As to teaching him about guns...

Ash

JackOfAllTradesMasterAtNone
April 30, 2008, 06:04 PM
Safety is paramount, so teach to leave guns and components alone as soon as they start to understand 'NO'. With toddlers and crawlers, everything goes in the mouth. Many of our components near the reloading bench need to stay out of our children's orafices. Teach them to wash their hands after touching any part of our hobby. But, teaching them to shoot, or to reload all depends upon the personallity and maturity of that child. Humans don't understand death until age 4-5 or so. So the parent/adult needs to take due dilligence to make sure that guns are not available to a child. Don't allow any chance of them getting curious and playing with guns when an adult is not supervising.

I started my boys with .22's when they were 9 and 11. Different maturity. Different strengths and weaknesses. I allow them to 'assist' with some reloading tasks some times. They were required to pass the hunter-ed safety class the first time through without any study help from me. -If they asked me a question when reviewing their work book, I'd help, but I did not go out of my way to push study time. Incentive was to be able to hunt that same year. Else, I would not allow them to re-take the class the next month. They would have had to wait until the next year to take the class again. They wanted to hunt, so they studied and asked questions.

When they're old enough to understand, teach them to respect instead of fear. Even if your wife/little girl aren't shooters. Teach them safety and respect. Not fear. Most kids get curious, or fear what they don't know. Teach them, and the curiosity factor goes out the window.

-Steve

MechAg94
April 30, 2008, 06:10 PM
I would say ASAP. The best advice I have heard is to allow them to handle them or maybe go shooting whenever they ask, but under your supervision. Don't turn it into forbidden fruit. That way you can teach them the proper rules and proper way to handle guns. I hope what I just said is already known by most.

doc2rn
April 30, 2008, 07:46 PM
My very wise 6 yo wants to hang out with her dad (she only has one parent) and is very fond of the things I do. I told her when she can recite the 4 rules on command, tell me what they mean; then I will get her a BB gun to start with and we will work up from there. I bought the BB/ Pellet gun last summer to keep woodpeckers off the house, so she will just use that for now we will move to a single shot henry next summer, I bought the .22 lr and a reactive target last year with my refund from IRS.

blackhawk2000
April 30, 2008, 07:48 PM
As soon as they understand what you are telling them. Start with "no", and "don't touch". Then when they actually start comprehending things, they can handle them under my supervision.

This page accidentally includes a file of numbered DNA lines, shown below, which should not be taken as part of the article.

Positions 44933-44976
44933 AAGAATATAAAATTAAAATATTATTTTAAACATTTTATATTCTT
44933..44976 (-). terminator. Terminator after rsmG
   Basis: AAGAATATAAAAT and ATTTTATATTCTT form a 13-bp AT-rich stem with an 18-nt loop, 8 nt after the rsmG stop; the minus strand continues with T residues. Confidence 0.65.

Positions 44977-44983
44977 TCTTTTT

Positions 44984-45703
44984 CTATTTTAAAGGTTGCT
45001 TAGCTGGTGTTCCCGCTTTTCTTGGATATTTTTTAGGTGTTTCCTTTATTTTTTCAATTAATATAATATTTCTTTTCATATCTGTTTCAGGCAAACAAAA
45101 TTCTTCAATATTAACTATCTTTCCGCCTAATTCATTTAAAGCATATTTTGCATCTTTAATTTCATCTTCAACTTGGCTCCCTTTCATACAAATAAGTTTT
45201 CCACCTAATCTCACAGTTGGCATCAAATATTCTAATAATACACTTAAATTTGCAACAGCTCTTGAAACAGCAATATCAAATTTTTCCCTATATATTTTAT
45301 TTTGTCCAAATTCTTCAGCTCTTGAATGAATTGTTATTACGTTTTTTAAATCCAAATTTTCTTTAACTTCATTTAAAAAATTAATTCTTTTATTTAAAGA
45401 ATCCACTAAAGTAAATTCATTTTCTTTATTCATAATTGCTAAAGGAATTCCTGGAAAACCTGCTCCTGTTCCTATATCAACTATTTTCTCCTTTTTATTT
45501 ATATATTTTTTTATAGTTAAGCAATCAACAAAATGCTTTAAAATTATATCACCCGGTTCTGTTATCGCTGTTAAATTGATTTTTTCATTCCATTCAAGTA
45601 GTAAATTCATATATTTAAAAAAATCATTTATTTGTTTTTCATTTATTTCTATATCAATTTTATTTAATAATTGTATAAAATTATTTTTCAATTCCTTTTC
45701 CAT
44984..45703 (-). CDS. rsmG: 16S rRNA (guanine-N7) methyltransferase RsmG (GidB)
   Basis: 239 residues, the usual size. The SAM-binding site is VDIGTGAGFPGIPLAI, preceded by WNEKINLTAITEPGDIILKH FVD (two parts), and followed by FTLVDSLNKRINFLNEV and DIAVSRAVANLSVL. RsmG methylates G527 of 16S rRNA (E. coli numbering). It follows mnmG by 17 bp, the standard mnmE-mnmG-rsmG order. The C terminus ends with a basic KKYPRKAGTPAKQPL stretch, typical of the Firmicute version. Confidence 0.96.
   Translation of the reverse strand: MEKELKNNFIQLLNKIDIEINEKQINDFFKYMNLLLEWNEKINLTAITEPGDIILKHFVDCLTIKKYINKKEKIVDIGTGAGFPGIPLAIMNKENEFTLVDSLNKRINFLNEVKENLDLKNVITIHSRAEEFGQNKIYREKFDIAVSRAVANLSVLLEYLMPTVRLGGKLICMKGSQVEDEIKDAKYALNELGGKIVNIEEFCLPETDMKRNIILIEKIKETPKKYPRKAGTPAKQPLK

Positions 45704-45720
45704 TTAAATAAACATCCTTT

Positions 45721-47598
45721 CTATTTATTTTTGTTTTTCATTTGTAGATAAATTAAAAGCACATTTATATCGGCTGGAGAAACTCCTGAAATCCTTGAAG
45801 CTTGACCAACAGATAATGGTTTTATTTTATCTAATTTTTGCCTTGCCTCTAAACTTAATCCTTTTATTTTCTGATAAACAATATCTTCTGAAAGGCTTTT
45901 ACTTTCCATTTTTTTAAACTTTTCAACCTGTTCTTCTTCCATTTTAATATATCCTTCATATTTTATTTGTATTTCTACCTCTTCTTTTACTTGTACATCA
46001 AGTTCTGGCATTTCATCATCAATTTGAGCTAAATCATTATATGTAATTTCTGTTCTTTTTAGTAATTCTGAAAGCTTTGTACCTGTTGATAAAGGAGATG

The 2 yr old saw me shopping for holsters for my new gun. The pic of the gun was on the screen. She pointed at it and said "Daddy's gun." She only saw it once. Kids have never been as stupid as history has thought they were.

Rook rifle
April 30, 2008, 07:57 PM
YOU better teach your children about guns as soon as they understand the word NO.

Ash
April 30, 2008, 08:08 PM
My son calls my firearms "dad's pows." He knows not to touch, but he also knows he can hold, at present, a long gun in his lap and look at it. He is 3 1/2 years old. They will never be forbidden fruit and will be commonplace and yet, he will know never to touch them unless I am around (of course, they are kept locked up otherwise). In the long term, he will always be very safe because he knows what they are, the damage they can do, and they will be no big deal to him because he will have grown up around them.

Ash

MaterDei
April 30, 2008, 08:17 PM
All of the above.

ranger335v
April 30, 2008, 08:35 PM
I have some firm ideas on this but will only mention two that I used.

First, each of my three kids first accompanied me to the range at about age 3. The only purpose of doing that was to let them hear the bang and be intimidated by it so they would understand that they had best keep hands off unless I was present. They sometimes went back but only after age 8 to 10 did they express any personal interest in learning to shoot.

Second, the first shot each one of them took was a .22RF rifle with HP ammo, fired at a water filled gallon milk jug from about 10 ft. Didn't want them to miss it and did want them to experience the resulting spray so they would appreciate what a bullet could do. It worked; BIG EYES! I pointed out that the splash could be their siblings, their mom, or me, or one of their friends so care with guns was important, not a movie. They believed me.